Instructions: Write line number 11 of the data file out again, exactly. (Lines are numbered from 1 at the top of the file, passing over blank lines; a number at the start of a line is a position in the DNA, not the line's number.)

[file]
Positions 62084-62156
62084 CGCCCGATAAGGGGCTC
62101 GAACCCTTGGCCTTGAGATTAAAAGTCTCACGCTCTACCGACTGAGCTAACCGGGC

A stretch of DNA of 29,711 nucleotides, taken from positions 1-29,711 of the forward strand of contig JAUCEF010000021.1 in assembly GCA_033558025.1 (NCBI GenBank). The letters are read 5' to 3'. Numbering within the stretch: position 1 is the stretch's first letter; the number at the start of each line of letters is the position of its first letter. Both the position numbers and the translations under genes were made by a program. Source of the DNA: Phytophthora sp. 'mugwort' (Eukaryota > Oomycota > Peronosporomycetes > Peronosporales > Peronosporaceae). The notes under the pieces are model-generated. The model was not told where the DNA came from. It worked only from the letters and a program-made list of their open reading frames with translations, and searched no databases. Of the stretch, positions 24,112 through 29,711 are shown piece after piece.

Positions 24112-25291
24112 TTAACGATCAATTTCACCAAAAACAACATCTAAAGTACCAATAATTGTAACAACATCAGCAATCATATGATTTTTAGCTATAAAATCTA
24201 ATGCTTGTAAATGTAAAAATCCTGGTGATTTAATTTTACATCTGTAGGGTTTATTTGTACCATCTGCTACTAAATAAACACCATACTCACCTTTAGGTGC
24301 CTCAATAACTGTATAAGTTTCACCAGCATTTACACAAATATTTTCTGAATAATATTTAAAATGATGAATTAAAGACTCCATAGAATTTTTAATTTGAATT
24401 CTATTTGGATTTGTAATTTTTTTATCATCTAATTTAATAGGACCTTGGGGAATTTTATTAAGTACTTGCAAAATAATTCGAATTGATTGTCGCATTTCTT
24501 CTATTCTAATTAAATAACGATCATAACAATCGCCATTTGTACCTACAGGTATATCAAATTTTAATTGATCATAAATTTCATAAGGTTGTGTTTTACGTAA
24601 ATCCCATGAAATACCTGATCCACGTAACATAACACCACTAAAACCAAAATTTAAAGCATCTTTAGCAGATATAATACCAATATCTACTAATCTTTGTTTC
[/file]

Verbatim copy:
24601 ATCCCATGAAATACCTGATCCACGTAACATAACACCACTAAAACCAAAATTTAAAGCATCTTTAGCAGATATAATACCAATATCTACTAATCTTTGTTTC